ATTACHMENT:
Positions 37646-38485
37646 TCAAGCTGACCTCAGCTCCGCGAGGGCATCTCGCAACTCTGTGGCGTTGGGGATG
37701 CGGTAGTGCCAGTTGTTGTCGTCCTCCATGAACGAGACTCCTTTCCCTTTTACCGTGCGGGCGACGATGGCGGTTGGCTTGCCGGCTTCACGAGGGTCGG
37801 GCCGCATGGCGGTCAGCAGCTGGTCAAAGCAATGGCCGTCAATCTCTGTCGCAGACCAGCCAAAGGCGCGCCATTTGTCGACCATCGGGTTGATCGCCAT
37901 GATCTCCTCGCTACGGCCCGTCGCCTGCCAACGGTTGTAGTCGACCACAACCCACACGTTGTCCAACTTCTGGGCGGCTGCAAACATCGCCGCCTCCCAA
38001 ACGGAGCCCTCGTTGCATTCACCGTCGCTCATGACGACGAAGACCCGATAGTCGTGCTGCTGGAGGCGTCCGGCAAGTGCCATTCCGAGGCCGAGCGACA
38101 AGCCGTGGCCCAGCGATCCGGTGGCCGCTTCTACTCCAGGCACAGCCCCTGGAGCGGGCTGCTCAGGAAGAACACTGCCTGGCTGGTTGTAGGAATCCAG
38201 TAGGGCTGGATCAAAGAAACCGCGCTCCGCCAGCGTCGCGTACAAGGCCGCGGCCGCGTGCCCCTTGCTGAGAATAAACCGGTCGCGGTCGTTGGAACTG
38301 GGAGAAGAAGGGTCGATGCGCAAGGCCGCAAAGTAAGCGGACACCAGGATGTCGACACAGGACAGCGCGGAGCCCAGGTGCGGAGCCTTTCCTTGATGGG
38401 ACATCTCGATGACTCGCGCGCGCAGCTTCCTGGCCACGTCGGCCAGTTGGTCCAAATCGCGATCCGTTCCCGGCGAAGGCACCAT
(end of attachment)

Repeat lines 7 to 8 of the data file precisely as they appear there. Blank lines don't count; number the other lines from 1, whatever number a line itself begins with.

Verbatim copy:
38101 AGCCGTGGCCCAGCGATCCGGTGGCCGCTTCTACTCCAGGCACAGCCCCTGGAGCGGGCTGCTCAGGAAGAACACTGCCTGGCTGGTTGTAGGAATCCAG
38201 TAGGGCTGGATCAAAGAAACCGCGCTCCGCCAGCGTCGCGTACAAGGCCGCGGCCGCGTGCCCCTTGCTGAGAATAAACCGGTCGCGGTCGTTGGAACTG